Since the tragic death of my brother, Lindsay, nearly 3 years ago I have been subject to annual medical tests to monitor any hint of emerging bowel cancer.
The term ‘medical tests’ sounds polite and clinical with an aura of gloved, professional people wearing shiny glasses, clean white coats and the gentle chink of metal instruments on glass tabletops. In real terms, this is about being up close and personal with your own poo to achieve the ‘collection of samples’ routine. I suppose it could be worse – at least I’m not the person whose job it is to open those bottles. Every 5 years I also submit to a colonoscopy, which is another barrel of laughs. As undignified as it is, it is the preferred option to risking an encounter with the bowel cancer demon.
Last year I spent 5 months dealing with breast cancer. It was a very small cancer and was successfully treated. I escaped what could have been much worse. But 5 months of my life was focused on hospitals, surgery, drugs, treatments, radiation, appointments, waiting rooms, confusing medical terminology and scary equipment.
the future plan
If you’re like me, this prospect of more medical encounters in the future is not anything I’m exactly over the moon about. Whatever I can do to minimise, reduce or avoid more of this medical world, the better for me. I value my physical health, and have aligned my behaviours accordingly. My strategy is to maintain health and fitness whilst not doing anything akin to ‘putting my hand in the lion’s mouth’ like indulging in harmful behaviours.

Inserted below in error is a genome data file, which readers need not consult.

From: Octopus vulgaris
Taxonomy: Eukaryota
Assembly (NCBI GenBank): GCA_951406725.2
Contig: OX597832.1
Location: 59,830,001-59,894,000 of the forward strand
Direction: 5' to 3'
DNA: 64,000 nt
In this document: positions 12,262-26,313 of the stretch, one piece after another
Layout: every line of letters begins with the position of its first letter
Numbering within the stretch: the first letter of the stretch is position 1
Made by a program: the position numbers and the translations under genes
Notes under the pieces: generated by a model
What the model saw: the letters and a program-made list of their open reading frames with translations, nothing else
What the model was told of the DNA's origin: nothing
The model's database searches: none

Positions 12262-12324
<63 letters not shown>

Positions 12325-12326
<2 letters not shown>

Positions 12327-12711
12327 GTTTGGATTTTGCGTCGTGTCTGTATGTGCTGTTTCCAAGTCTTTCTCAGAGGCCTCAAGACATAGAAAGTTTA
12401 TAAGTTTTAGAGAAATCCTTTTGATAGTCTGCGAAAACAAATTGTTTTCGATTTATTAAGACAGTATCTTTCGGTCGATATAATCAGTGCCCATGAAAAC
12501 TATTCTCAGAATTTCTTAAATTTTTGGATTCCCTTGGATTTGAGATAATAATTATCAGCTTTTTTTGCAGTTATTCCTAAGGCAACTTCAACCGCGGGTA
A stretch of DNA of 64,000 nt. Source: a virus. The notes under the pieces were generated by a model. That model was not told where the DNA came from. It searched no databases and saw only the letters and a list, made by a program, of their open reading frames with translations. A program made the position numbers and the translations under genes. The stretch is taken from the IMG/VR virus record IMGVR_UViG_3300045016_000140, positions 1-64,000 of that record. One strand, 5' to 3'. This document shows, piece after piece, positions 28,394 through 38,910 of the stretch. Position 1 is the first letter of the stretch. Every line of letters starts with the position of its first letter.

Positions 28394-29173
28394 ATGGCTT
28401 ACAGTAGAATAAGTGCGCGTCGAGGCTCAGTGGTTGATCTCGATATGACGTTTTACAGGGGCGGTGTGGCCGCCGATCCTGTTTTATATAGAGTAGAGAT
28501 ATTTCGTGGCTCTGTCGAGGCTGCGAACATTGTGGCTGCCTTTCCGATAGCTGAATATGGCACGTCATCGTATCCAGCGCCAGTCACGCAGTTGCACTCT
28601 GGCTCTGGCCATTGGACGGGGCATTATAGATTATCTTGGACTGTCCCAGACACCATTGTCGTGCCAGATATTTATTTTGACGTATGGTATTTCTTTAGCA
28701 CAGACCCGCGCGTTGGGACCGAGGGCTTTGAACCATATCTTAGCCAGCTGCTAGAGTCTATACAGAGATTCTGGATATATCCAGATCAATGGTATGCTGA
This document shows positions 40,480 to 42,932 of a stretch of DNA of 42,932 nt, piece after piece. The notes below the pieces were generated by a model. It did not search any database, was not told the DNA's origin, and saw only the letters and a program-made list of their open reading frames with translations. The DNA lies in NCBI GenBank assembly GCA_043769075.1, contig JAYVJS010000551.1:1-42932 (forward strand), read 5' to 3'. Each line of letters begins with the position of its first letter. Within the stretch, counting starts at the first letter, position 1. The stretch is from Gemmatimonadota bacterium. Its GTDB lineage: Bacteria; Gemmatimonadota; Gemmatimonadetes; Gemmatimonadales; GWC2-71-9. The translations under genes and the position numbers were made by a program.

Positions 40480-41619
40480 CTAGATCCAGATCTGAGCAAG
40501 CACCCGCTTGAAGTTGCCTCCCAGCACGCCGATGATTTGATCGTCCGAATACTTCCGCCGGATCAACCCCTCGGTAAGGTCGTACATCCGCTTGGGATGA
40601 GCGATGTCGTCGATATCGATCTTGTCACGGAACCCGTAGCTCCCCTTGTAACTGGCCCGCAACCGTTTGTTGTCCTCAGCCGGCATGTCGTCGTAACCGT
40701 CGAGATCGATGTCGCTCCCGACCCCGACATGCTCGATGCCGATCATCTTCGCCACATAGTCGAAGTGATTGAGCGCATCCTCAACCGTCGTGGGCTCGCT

There is also an attitude in myself that needs attention too. It’s about ‘gracefully surrendering the things of youth’ (Desiderata), acceptance and wisdom. I’m toying with the idea that growing older is indeed about ‘growing’. Learning to be gracious, learning to accept, learning to be wise. These are values I also admire and aspire to.
Thank goodness there are some great advantages to being middle ag-...er... having some rungs on the board. I don’t wish to be young again either. That may indicate a sense of an unsatisfied or unfulfilled life. So while I can influence my medical future to a degree I am completely in control of my internal growth with regard to who I am. A great quote I read put it this way:
”You have to find what’s good and true and beautiful in your life as it is now. The truth is, part of me is every age I’ve ever been. I’m a 3 year old, I’m a 37 year old, I’m a 50 year old. I’ve been through all of them. I delight in being a child when it’s appropriate to be a child. I delight in being a wise old man when it’s appropriate to being a wise old man. Think of all I can be! I’m every age up to my own.” (Morrie, from the book Tuesdays with Morrie, Mitch Albom)
What’s your attitude to ageing - fear? excitement? caution? Click ‘comment’ and give us your words of wisdom.